Today, many initiatives to promote healthy eating and physical activity focus on changing policy and the environment to improve the health, not only of motivated or high-risk individuals but also the entire population. The escalating rates of overweight/obesity and incidence of diet-related diseases/health conditions will require many interventions to influence change. Those wishing to affect policy and environmental changes are often faced with defining foods and beverages that meet criteria defined as “healthy.”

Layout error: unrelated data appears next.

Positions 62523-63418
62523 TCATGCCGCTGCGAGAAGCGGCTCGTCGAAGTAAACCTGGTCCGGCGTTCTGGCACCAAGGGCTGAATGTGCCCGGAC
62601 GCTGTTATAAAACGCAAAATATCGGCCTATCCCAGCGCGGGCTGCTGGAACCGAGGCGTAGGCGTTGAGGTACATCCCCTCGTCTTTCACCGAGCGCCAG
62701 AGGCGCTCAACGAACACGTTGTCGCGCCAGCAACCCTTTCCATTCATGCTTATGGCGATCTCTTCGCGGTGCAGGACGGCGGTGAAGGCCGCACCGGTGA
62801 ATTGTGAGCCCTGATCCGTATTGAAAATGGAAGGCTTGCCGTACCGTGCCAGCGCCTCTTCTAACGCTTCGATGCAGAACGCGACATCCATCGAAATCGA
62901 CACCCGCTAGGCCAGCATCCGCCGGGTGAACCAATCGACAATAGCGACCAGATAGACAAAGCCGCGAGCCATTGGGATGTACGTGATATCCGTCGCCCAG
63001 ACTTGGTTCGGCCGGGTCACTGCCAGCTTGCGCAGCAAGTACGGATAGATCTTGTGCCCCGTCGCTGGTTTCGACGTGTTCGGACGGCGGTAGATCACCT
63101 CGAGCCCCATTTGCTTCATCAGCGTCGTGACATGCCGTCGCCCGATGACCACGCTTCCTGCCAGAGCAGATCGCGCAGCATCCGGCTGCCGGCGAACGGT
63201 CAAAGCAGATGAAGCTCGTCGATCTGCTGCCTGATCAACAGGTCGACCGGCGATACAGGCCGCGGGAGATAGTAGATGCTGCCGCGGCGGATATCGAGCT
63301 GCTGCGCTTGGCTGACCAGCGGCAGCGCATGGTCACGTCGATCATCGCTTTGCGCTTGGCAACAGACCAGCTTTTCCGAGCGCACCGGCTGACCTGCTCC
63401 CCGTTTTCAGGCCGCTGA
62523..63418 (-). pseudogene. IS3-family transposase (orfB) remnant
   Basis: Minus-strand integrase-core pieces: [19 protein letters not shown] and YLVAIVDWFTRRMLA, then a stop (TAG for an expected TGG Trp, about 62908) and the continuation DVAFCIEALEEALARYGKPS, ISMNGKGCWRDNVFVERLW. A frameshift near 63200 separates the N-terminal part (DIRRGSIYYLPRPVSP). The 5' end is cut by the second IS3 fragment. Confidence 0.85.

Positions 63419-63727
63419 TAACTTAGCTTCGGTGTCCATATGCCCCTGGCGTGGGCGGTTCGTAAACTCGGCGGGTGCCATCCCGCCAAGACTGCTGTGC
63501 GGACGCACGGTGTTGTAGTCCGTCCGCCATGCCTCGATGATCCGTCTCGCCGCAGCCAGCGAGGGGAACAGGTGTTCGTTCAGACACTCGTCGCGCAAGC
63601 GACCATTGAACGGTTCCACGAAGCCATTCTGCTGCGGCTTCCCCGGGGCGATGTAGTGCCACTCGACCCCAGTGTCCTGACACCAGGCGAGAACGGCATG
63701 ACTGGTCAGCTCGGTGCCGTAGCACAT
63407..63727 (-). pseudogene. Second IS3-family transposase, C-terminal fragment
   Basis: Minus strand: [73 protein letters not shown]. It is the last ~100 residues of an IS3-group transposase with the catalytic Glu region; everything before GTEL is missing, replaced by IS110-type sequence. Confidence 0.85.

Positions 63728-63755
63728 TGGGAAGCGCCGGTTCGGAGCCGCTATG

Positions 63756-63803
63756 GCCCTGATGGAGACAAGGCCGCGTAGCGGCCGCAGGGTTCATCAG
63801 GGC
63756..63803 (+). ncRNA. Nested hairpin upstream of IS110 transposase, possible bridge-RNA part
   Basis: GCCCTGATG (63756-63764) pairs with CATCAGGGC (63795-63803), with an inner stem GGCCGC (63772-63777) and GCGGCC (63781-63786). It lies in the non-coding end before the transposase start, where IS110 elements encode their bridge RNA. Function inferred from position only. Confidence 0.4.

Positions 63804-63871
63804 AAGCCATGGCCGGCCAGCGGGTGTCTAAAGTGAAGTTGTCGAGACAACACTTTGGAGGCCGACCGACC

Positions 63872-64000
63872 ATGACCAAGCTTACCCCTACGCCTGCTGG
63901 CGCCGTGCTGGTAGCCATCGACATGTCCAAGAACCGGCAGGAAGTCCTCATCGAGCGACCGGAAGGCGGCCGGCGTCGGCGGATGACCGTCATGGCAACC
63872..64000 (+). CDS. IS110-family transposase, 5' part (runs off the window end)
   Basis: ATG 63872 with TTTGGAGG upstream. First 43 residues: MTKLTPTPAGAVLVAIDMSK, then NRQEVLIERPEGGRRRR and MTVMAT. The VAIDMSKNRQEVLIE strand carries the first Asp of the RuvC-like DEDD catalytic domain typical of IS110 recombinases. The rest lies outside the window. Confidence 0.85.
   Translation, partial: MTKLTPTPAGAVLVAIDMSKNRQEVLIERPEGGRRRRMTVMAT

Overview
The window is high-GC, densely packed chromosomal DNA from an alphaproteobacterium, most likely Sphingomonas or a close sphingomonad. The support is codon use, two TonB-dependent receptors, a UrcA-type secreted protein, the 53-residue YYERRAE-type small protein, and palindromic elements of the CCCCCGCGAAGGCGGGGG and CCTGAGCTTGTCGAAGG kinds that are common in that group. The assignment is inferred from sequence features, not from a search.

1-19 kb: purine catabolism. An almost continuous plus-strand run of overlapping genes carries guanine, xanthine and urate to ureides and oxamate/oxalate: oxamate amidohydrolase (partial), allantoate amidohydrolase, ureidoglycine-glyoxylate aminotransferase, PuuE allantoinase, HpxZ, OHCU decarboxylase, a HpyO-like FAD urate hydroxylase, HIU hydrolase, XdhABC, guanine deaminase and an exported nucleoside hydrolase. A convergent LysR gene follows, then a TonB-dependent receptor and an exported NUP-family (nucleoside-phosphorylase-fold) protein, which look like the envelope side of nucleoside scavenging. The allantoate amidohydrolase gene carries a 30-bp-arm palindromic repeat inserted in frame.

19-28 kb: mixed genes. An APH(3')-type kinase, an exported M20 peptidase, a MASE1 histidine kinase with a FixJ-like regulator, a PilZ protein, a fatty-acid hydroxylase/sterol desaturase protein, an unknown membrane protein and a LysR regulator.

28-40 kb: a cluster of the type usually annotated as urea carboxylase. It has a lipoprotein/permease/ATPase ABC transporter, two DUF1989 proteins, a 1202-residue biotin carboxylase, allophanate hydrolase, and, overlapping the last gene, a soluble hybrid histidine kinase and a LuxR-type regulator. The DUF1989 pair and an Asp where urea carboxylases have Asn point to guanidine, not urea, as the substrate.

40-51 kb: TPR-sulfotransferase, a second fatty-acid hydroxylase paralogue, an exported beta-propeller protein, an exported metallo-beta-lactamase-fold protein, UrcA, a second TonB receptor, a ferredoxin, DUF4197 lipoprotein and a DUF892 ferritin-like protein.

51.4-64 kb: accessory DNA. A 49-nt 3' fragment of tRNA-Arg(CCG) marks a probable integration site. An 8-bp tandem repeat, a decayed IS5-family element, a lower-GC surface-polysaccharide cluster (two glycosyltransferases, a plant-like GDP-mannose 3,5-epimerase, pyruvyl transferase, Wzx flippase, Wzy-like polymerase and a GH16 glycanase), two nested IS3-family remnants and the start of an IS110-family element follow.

What healthy eating means is not so clear
Carolyn J. Lackey, PhD, RD, LDN, is Professor and Food and Nutrition Specialist, North Carolina Cooperative Extension, North Carolina State University. Dr Lackey develops community food and nutrition programs and conducts research in food behavior change.
Kathryn M. Kolasa, PhD, RD, LDN, is Professor and Section Head, Nutrition Services and Patient Education, Brody School of Medicine at East Carolina University. Her research interests are in medical nutrition education and consumer nutrition education.
Corresponding author: Kathryn M. Kolasa, PhD, RD, LDN, Nutrition Education and Services, Department of Family Medicine, The Brody School of Medicine at East Carolina University, 4N70 Brody, Greenville, NC 27858 (e-mail: email@example.com).